In recent years, boarding school abuse cases have made headlines across Missouri and the U.S., shedding light on how an improperly ran boarding school can create an environment where abuse occurs. The children and young adults sent to these schools often struggle with behavioral and other challenges that should be properly addressed, not dealt with in an abusive manner. The students who experience abuse in these facilities often battle lifelong struggles with PTSD, trauma, depression, anxiety, night terrors, drug addiction and more.

What does abuse look like at a boarding school?

Abuse within a boarding school can be committed by a staff member or another student when improperly supervised. Types of abuse can include both physical and sexual:


Physical abuse can include:

  • Harmful physical contact
  • Lack of nutrition and water
  • Forced labor
  • Unreasonable workouts
  • Verbal abuse
  • Harassing or hazing behavior
  • Unreasonable and harmful physical restraints


In a very general sense, sexual abuse is sexual contact that is unwanted and is non-consensual. To prevent sexual abuse from occurring, procedures and policies should be in place, as well as proper staff-to-student ratios, to ensure staff and students are properly supervised.

When is a boarding school held liable?

A boarding school can be held liable for abuse when the organization inadequately supervises their staff and students leading to situations of harassment, physical assault, sexual assault or inappropriate contact. This can mean the negligent supervision of children and negligent hiring and retention of employees. Many of the students sent to boarding schools struggle with mental and/or behavioral issues. Boarding schools and residential facilities have an added layer of responsibility to implement proper procedures, policies and in-depth training to properly care for their students, as well as careful monitoring of their staff and students.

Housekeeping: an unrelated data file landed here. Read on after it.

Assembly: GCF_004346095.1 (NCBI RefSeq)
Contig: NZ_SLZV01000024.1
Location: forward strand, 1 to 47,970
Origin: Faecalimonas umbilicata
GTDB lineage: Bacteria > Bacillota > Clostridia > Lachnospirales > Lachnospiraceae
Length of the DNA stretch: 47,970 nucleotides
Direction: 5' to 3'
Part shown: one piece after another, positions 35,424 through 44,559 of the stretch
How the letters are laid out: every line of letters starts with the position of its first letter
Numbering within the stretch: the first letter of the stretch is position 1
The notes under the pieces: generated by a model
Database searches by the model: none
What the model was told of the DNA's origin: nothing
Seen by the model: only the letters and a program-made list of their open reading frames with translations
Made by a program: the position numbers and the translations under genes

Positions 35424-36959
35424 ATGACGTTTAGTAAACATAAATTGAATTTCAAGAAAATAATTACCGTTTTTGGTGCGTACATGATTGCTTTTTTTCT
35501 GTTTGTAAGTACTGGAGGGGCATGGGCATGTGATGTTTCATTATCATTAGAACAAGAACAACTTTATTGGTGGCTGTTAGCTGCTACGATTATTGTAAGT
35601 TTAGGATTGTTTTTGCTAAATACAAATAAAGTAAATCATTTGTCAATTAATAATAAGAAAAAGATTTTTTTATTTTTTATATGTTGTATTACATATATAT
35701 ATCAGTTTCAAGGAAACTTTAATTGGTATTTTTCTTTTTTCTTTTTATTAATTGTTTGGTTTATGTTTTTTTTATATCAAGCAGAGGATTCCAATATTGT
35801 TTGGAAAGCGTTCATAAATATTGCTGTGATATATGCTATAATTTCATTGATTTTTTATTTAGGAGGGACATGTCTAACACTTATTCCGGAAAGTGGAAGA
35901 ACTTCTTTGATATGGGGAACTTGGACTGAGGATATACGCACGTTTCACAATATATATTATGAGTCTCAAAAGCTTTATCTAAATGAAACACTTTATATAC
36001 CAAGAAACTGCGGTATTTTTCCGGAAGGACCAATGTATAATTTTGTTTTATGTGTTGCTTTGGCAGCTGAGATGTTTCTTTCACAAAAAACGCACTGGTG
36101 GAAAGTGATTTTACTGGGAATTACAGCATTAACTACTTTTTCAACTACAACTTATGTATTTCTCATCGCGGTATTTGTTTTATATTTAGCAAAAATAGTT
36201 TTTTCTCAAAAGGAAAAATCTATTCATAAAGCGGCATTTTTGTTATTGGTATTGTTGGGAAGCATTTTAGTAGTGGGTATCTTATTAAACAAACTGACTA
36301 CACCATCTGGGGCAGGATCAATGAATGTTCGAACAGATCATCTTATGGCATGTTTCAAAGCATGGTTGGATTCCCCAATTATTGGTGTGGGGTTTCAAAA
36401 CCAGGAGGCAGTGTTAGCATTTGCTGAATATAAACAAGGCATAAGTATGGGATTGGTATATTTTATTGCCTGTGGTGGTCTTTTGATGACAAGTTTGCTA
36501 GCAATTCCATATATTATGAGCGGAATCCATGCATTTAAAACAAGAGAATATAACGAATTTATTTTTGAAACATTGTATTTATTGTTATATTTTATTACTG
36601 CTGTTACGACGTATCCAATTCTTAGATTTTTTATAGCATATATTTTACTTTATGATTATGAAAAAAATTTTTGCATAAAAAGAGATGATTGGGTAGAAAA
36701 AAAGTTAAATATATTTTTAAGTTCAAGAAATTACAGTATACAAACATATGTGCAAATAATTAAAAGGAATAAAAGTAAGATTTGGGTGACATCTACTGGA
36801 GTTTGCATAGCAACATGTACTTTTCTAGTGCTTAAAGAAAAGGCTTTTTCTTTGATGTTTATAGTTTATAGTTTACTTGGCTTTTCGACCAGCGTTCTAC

Failure to adequately vet and train staff can lead to the harming of children amounting to child abuse. Like other industries where adults that are trusted with a position of power over children, perpetrators can obtain jobs that put them in direct supervision of children. In-depth background checks prior to hiring staff members should be required.

Most boarding schools are “no touch” schools, meaning staff is not allowed to physically touch a student unless that student is in danger of harming him or herself or others. When a staff member does need to intervene physically, proper procedures and protocol must be followed to keep the student and staff members safe.

What to do if you or a loved one has experienced abuse at a boarding school.

If you or a loved one has experienced abuse while attending a boarding or residential school, it’s important to report that abuse to authorities and seek medical help as soon as possible. Local law enforcement and prosecutors can investigate to see whether any behavior rose to the level of violating state or federal statutes. If so, the perpetrators could be charged with crimes prosecuted. Additionally, victims and survivors have the opportunity to seek justice for the pain and suffering they endured.

Through a civil claim and by hiring a personal injury attorney, victims and survivors can seek monetary justice to help them with their journey to healing. Our team of compassionate, experienced attorneys are committed to holding perpetrators accountable and helping those who have been abused have their voices heard. We’re here to help and navigate the legal process alongside you.